Blast from the past gets one thinking

Deb Perkinson
Deb Perkinson

A little over a year ago, I ran into a woman whom I hadn’t seen since high school. The circumstances weren’t ideal. She had dropped by The Trib to talk about an obituary for her father — the late, great Coach Phil Prijatel, a coaching/sports icon at San Luis Obispo High for 34 years who had recently died at the age of 90.

The woman was Debra (Prijatel) Perkinson, Coach’s daughter.

The thing that struck me as almost otherworldly about Deb at the time was that she embodied the boomer conceit that 60 is the new 40: Even though obviously mourning the loss of her father, she exuded a glow; her skin was young, her eyes almost twinkled with clarity, and she carried herself with a feline grace.

Cripes, I thought, she’s just a couple years older than me, yet she could easily pass as 20 years younger, if not more. When I asked how she kept so young, she mentioned being a coach and teacher in a variety of water therapies, and that was about the size of it.

But, as Paul Harvey was wont to say, now for the rest of the story

Come to find out, Deb Prijatel left San Luis Obispo after graduation from high school with the expectations of being a traditional mother and wife. Although she got the motherhood, the marriage didn’t last, and she went to work as an accountant/office manager in property management in Northern California.

Curiosity led her to seek out self-help relaxation therapies. So, in the early 1990s, after reading Deepak Chopra’s books on balanced bodies healing themselves, she became certified in Reiki healing and aquatic aerobics.

As for Reiki, for those unfamiliar, it’s a Japanese compilation of two words, Rei and Ki. Rei can be defined as a higher intelligence, while Ki is the nonphysical energy that animates all living things. Ki is also known as Chi in China, the prana of India and Ti of the Hawaiians.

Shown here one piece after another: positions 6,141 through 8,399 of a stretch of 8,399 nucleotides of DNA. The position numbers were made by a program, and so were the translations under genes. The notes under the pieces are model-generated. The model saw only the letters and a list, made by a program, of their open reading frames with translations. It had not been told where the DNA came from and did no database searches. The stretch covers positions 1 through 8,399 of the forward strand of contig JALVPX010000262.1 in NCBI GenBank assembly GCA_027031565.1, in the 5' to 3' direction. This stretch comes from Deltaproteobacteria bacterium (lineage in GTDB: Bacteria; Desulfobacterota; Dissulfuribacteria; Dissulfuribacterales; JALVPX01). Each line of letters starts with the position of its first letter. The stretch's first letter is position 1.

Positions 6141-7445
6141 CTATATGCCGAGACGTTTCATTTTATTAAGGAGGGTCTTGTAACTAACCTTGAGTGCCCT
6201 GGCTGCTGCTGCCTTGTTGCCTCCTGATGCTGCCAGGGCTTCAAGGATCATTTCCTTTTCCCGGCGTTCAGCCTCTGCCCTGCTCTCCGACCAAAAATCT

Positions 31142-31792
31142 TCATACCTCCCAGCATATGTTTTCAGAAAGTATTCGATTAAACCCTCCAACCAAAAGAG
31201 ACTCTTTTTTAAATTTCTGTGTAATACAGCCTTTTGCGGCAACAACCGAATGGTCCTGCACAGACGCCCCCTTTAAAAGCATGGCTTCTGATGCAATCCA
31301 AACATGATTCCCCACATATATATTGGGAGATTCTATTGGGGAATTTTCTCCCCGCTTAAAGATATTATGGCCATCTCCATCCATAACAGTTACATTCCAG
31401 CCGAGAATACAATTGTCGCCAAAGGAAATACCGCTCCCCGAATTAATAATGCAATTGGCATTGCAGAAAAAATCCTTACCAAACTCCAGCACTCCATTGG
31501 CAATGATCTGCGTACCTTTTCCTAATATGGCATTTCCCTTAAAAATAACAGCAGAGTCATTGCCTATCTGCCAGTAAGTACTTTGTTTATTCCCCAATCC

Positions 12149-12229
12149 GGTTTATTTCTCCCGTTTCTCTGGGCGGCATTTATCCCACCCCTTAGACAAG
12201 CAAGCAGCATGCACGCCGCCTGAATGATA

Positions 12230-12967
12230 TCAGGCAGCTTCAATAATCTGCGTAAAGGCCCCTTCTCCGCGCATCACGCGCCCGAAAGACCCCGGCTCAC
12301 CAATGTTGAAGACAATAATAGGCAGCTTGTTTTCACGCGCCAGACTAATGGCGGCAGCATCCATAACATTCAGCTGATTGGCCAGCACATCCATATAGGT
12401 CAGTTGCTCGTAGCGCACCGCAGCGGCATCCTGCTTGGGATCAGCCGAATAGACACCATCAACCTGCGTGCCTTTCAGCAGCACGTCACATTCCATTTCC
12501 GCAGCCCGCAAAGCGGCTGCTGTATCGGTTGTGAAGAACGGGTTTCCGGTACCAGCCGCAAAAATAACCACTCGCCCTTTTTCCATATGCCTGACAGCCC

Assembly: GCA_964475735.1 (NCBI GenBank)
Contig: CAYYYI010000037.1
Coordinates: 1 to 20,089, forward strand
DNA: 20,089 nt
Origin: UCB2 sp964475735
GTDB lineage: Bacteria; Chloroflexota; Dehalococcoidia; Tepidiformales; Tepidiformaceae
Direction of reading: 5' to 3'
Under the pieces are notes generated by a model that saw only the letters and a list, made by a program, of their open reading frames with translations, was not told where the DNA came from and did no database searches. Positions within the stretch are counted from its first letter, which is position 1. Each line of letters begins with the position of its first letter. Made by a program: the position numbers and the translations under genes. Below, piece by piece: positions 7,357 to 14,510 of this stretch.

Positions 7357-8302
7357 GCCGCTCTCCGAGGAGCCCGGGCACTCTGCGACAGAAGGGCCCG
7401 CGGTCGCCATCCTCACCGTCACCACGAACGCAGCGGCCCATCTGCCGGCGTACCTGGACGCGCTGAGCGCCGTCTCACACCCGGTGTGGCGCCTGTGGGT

For some Western minds, this is where a chorus of Kumbaya is cued. Yet, considering that Western medicine is pretty much predicated on pills and invasive techniques, can a couple thousand years of cultural life force realignment be dismissed out of hand?

Or put another way, would you rather heal yourself using meditation/prayer and focusing an innate life force as opposed to surgery and drugs?

So Deb’s direction in life took a wholesale turn to the holistic. From Reiki and water aerobics, she pursued certification in massage and aquatic integration, or AI, and offers AI through sessions called Body By Water (although Fountain of Youth might be appropriate, too).

She can be contacted at debra@bodybywater.com or at 805-704-2334.

“Aquatic integration is a unique approach to hydrotherapy that relaxes the muscles while supporting the entire spine,” she explains. “The warmth and buoyancy of the water encourages a deep state of relaxation allowing for the release of body restrictions, holding patterns, stress, tension and subtle trauma.”

And, as it turns out, the secret to good health at any age is a matter of backbone, a supple spine to be more precise: “Remember, you are as young as your spine is flexible,” she says. “Keep it supple, and your body will serve you all the days of your life.

“I’m having loving, good feelings about the work I have chosen and to be of service to my community. I grew up here, and it’s important to have full circle for me. Especially that I’m Coach’s daughter what else?”

Bill Morem can be reached at bmorem@thetribunenews.com or at 805-781-7852.